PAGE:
The U.S. Army has bought another 56 Shadow 200 UAVs, for $2.4 million
each (including ground equipment.) These
aircraft weigh 327 pounds each and can carry 56 pounds of equipment (usually a
day or night vision camera and a transmitter). The Shadow 200 is eleven feet
long and has a wingspan of 12.75 feet. It can fly as high as 15,000 feet (out
of range of small arms). The Shadow has a range of about 50 kilometers and can
stay in the air for up to six hours.
is equipping each combat brigade with a Shadow system, to provide the brigade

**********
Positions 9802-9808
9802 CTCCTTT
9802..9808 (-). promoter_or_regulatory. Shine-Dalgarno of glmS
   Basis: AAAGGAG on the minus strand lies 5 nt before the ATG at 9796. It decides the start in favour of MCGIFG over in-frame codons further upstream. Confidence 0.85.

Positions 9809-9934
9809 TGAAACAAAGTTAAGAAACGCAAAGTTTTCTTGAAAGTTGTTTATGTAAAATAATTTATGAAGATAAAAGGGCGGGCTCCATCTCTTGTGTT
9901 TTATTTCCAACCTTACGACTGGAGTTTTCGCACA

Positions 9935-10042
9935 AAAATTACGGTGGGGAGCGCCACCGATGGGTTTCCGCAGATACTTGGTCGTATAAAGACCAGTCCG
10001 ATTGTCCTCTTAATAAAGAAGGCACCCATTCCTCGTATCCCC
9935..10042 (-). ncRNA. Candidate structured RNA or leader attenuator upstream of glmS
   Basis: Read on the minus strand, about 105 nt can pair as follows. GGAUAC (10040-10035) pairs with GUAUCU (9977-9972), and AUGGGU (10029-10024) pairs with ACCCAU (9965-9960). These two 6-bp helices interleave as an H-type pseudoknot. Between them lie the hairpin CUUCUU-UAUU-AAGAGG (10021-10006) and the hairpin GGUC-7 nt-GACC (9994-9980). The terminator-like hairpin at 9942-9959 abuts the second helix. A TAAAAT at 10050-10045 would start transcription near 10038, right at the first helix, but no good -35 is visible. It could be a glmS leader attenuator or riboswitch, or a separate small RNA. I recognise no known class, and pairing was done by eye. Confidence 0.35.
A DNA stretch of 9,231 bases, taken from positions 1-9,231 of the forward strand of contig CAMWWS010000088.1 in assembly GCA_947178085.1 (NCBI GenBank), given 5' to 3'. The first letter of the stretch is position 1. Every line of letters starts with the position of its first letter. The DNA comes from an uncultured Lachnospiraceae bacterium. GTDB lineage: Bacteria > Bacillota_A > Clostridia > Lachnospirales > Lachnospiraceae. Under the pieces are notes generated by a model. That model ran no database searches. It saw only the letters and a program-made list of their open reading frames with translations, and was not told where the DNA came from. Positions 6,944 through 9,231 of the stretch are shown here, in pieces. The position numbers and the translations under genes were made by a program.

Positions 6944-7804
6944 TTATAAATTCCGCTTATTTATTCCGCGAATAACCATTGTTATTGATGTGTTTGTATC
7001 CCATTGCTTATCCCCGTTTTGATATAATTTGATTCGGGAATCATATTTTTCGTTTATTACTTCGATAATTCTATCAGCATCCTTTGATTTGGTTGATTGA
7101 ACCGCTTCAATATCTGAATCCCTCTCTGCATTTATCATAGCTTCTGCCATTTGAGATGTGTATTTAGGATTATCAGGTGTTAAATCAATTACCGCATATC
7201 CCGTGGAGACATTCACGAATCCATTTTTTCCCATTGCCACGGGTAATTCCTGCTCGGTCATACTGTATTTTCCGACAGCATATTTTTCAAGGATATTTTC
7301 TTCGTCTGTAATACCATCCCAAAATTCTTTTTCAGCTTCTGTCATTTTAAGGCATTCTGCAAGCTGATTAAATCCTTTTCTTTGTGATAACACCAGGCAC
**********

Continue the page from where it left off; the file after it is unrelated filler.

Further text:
with its own aerial reconnaissance capability.
Each Shadow platoon has four UAVs and ground control equipment. The army already has about 400 Shadow 200
UAVs in service.
has been in use for eight years, and the
troops are pleased with the ease of use and the quality of the video they get
from it. The Shadow has been very reliable, with UAVs being available for use
95 percent of the time. Recently, Five of the new AURORA target recognition
systems were installed on Shadow 200s. These 35 pound units combine cameras and
heat sensors, with computers and databases, to identify "items of interest"
(usually targets of one sort or another), and alert UAV operators to do a
visual check. This enables more UAVs to be put in the air, on automatic,
without requiring a lot more personnel to control the aircraft and monitor the